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Learning of General Equilibrium Effects and the Unemployment Trap

Author

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  • Gersbach, Hans

    () (ETH Zurich)

  • Schniewind, Achim

    () (Heidelberg University)

Abstract

We examine wage bargaining when employers and labor unions do not always take all general equilibrium effects into account but learn a steady state. If agents do hardly consider general equilibrium effects, low real wages and low unemployment results. With an intermediate view, when partial equilibrium effects are taken into account, high real wages and unemployment results, which may explain the persistence of high unemployment in Europe. If all general equilibrium effects are incorporated at once, again low real wages and low unemployment results. We thus obtain a hump-shaped relationship between the extend of feedback effects incorporated by the bargaining parties and real wages or unemployment.

Suggested Citation

  • Gersbach, Hans & Schniewind, Achim, 2001. "Learning of General Equilibrium Effects and the Unemployment Trap," IZA Discussion Papers 254, Institute for the Study of Labor (IZA).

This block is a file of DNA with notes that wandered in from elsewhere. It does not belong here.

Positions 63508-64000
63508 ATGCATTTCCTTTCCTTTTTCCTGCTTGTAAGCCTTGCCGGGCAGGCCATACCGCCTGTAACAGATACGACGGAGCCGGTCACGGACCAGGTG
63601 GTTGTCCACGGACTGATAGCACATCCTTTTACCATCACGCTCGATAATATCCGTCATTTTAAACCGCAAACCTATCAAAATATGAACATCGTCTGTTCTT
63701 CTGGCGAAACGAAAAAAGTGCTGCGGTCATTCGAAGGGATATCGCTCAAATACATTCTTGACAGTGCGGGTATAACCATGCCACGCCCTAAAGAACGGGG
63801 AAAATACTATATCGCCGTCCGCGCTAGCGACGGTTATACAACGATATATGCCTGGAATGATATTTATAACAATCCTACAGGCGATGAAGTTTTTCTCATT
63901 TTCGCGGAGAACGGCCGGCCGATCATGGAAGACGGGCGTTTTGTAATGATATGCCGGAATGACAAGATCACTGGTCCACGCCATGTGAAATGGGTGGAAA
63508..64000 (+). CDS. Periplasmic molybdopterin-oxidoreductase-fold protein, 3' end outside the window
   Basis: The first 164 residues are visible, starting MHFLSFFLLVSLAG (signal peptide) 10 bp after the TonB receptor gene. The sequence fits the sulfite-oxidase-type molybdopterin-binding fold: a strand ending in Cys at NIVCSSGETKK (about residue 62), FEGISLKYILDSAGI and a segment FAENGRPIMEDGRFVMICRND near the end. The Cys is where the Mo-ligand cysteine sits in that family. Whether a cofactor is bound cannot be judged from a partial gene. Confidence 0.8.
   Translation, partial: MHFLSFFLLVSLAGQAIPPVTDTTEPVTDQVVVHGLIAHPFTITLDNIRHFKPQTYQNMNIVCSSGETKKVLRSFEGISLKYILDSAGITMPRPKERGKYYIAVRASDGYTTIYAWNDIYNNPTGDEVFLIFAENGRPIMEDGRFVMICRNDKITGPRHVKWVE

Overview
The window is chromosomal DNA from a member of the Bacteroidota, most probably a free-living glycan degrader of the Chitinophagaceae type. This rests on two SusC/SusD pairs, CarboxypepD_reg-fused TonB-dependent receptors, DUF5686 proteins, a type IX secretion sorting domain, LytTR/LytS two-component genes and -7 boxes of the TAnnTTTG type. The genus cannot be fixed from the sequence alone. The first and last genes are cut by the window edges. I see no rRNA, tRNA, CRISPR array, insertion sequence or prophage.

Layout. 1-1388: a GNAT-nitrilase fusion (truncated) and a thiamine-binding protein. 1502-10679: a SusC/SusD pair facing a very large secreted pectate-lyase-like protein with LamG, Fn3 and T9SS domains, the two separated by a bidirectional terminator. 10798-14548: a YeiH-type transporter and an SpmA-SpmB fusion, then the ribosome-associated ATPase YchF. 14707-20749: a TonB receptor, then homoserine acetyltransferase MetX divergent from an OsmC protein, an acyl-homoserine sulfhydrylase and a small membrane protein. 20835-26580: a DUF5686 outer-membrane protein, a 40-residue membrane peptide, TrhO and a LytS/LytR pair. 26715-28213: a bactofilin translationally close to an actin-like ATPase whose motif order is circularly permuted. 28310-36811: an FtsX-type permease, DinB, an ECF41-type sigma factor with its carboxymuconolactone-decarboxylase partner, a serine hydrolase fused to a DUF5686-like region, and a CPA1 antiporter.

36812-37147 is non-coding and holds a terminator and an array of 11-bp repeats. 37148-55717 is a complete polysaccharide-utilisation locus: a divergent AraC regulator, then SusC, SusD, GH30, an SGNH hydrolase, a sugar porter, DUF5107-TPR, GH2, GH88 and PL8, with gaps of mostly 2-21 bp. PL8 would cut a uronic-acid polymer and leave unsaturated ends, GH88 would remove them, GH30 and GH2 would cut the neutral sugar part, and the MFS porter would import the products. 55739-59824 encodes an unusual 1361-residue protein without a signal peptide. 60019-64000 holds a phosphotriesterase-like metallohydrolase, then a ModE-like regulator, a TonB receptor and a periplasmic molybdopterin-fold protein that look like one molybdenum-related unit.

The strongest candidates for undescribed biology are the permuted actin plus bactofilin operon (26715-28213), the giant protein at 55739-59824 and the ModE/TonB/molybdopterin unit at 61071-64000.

• Handle: RePEc:iza:izadps:dp254
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    Cited by:

    1. Gilles Saint-Paul, 2004. "Why are European Countries Diverging in their Unemployment Experience?," Journal of Economic Perspectives, American Economic Association, vol. 18(4), pages 49-68, Fall.
    2. Gersbach, Hans & Schniewind, Achim, 2008. "Imperfect competition, general equilibrium and unemployment," Journal of Economic Dynamics and Control, Elsevier, vol. 32(5), pages 1381-1398, May.
    3. Gersbach, Hans & Schniewind, Achim, 2001. "Awareness of General Equilibrium Effects and Unemployment," IZA Discussion Papers 394, Institute for the Study of Labor (IZA).
    4. Winkelmann, Rainer, 2001. "Why Do Firms Recruit Internationally? Results from the IZA International Employer Survey 2000," IZA Discussion Papers 331, Institute for the Study of Labor (IZA).

    More about this item

    Keywords

    Labor markets; wage bargaining; learning of general equilibrium effects; unemployment;

    JEL classification:

    • D58 - Microeconomics - - General Equilibrium and Disequilibrium - - - Computable and Other Applied General Equilibrium Models
    • E24 - Macroeconomics and Monetary Economics - - Consumption, Saving, Production, Employment, and Investment - - - Employment; Unemployment; Wages; Intergenerational Income Distribution; Aggregate Human Capital; Aggregate Labor Productivity
    • J60 - Labor and Demographic Economics - - Mobility, Unemployment, Vacancies, and Immigrant Workers - - - General
    • L13 - Industrial Organization - - Market Structure, Firm Strategy, and Market Performance - - - Oligopoly and Other Imperfect Markets

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